I’ve never really been a “car guy”. My step dad tried to teach me mechanical principles but in retrospect I realize he wasn’t really a “car guy” either. I learned to change my oil, swap air filters, and keep the tires full. These are important tasks, but it’s a far cry from having a well worn impact gun and wobble sockets.
I was going to buy a new Jeep Wrangler: I actually drive off road a lot and who doesn’t love a new car. Fortunately while on a backpacking trip my friend talked me out of it and dropped some science on me:
Look at Africa. Look at the Australian Outback. Shit man, look at ISIS. Know what they all drive? Toyotas, and the Land Cruiser in particular if they can get their hands on one. Go to Africa and see if you spot any Jeeps: you’ll be looking for a long time.
So instead of buying a ~$30,000 Jeep with the associated payments, taxes, and cranked insurance in 2015 I found myself a 1994 Toyota Land Cruiser down at the border.
It was listed for $3,900 but with a leaky valve gasket and bald tires I got him down to $3,000 cash. When I went to register it the dealer had put a sticker over the “EXPORT ONLY” stamp, meaning it wasn’t supposed to be sold in the United States. My would-be truck was caught up in some international crime syndicate. An honestly dumbfounded look on my face at the DMV convinced the agent I wasn’t a part of it, and the registration was done.
I had done a bit of homework and learned that the FZJ-80 was one of the preferred Land Cruisers. Early enough that it still had tank-like construction (solid axles, body-on-frame construction, etc) but new enough that you’re not futzing with a carburetor or pulling a choke knob. Don’t get me wrong: nearly all Land Cruisers pre-1997 are dope whips with their respective pluses and minuses: go figure I’m in love with mine.
And basically for $3,000 (base) + $1,000 (tires) + $1,000 in various mechanical fixes I had a truck that could keep up with the bulk of true offroad vehicles. And I was pretty happy with that: no need to do any fancy upgrades, no need to get bigger tires, no need for a bro-dozer off road “rig”.
But then we moved to Mammoth and winter happened.
This winter I saw:
- People losing traction and going into snow banks.
- Big powerful 4×4’s stuck in snow ditches.
- Tires spinning around all over.
- Folks putting chains on in horrible conditions.
And through it all, I drove around in comfort. To be sure, much of snow and ice driving is about your skills. I got high centered myself trying to drive (like an idiot) through thigh deep snow. There is a reason snow cats exist, and it’s similar to why you’d take a snowmobile out and not a motorcycle: once the snow gets deep enough it’s simply not passable by a wheeled vehicle.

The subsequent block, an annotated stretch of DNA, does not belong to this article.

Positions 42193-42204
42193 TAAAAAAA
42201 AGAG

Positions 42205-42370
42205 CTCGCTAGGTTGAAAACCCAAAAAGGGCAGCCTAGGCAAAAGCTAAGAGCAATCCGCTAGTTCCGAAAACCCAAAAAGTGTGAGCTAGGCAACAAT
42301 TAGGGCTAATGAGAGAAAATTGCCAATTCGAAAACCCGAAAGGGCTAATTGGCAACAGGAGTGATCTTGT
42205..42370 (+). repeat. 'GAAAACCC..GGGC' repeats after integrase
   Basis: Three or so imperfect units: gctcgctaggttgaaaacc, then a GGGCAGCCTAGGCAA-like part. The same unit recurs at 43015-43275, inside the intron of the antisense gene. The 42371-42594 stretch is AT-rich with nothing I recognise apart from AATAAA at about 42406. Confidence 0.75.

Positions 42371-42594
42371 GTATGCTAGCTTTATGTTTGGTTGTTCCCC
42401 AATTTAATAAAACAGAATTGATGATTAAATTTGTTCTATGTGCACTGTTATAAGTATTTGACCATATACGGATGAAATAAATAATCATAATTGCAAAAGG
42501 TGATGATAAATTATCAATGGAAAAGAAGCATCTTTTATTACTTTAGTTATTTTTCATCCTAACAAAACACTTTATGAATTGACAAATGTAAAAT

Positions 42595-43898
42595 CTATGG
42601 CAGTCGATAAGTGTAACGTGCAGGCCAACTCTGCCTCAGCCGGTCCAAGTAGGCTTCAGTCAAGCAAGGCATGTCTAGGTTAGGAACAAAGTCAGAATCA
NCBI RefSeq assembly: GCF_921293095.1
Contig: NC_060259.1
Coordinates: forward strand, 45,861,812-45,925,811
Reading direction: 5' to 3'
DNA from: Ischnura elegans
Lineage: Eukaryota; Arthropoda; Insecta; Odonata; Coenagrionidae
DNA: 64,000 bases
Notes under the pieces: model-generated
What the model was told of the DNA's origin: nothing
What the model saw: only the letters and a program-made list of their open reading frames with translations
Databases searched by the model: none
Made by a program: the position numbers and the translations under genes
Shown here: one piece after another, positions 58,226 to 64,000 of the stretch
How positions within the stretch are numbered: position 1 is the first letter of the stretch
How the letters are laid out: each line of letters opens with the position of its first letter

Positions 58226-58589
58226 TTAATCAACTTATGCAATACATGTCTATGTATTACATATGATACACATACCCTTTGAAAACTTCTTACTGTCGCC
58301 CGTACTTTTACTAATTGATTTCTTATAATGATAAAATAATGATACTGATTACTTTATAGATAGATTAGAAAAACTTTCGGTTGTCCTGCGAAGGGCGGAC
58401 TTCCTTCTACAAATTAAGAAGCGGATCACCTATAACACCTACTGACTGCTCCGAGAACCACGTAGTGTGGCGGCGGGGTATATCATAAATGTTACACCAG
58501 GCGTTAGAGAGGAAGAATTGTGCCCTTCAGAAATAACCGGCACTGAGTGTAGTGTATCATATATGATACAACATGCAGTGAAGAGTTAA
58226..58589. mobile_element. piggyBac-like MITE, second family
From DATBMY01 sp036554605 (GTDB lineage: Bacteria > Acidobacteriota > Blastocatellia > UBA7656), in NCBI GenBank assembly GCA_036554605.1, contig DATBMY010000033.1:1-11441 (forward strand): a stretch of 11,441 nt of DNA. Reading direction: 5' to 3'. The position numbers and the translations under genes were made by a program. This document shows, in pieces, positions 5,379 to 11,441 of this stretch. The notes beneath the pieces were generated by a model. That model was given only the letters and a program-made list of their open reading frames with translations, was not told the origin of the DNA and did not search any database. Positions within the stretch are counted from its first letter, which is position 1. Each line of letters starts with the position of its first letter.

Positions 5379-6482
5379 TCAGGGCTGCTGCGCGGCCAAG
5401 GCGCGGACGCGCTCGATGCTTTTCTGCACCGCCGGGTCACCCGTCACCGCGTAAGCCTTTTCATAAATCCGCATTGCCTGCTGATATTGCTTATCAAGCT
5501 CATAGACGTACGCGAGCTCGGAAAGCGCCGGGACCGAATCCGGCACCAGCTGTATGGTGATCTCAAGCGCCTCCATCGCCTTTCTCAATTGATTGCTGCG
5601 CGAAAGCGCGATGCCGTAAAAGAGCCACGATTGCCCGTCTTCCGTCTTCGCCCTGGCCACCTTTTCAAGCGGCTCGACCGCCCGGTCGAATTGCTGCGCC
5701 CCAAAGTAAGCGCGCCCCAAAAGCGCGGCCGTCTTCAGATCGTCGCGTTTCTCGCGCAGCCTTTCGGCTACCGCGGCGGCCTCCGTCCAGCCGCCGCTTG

But in general, minus a lifted version of my own truck with more ground clearance, my Land Cruiser was a top performer here in the Eastern Sierra.
In the late fall, terror left my heart stricken: there was a leak coming down the tire of my trusty vehicle. A little bit of research led me to the problem: a broken seal in the inner axle area and a tougher-than-most-humans-will-ever-do repair job. I considered taking it to a mechanic but hardcore Land Cruiser fanatics shouted their disapproval.
As I’ve come to understand it, barring full engine rebuilds nearly all other jobs can be handled in your driveway. Indeed, many can be handled out in the middle of nowhere provided you were wise enough to pack tools and spare parts (affectionately known as “trail parts”).
I knew I could hobble along through the winter, filling up fluids and grease all the while making a huge stink in my driveway from differential fluid constantly pouring out. I acquired the tools I would need. I acquired the rebuild kit. I watched the youtube videos. I found the factory service manual on Ebay. I waited, silently sending mental vibes to my truck, “You’re getting me through this winter so well. Come spring, I’m going to take care of you. I promise.”
And so I completed my first knuckle/inner-axle rebuild. A job so intense that full grown men walked by me and commented, “Jesus… I hope you know what you’re doing.” I learned the value of my impact gun. I learned about impact swivel sockets. Aerokroil. Brass drifts. I even pounded a race in upside down and couldn’t get it out. No problem, said the Internet: use your dremel to cut some notches into it for more purchase.
I don’t think it’s masochism to say that I enjoy a challenge. Living and sailing on our boat I really enjoyed having problems thrown at me that were above my paygrade. I screwed some of them up, many I didn’t, and where I made mistakes I’ve tried to learn so I don’t ass-it-up again. I think any tradesman who’s being honest can point to stupid things they did when the learning curve was steep: it’s no big thing to make mistakes predicated that they make you better in the long run.
And so, dear reader, this has been my little tale of a boy and his truck. It’s a tale that will be told for decades and possibly centuries to come and no doubt some guy was tricking out his horse and carriage two hundred years ago.
No matter how much money I pour into this Land Cruiser, I’ll still stay under the stock price of a baseline Wrangler and my mechanical skills are coming along for the ride.
And now I must go to pick up my kids from school. It’s snowing out with low visibility on my rural busted up road, but Land Cruiser don’t give a f.
Post Script: A reader sent me this, and to correct the record you can find Jeeps in Africa:
I just wanted to point out the following blog, about a Wrangler currently making its way around Africa: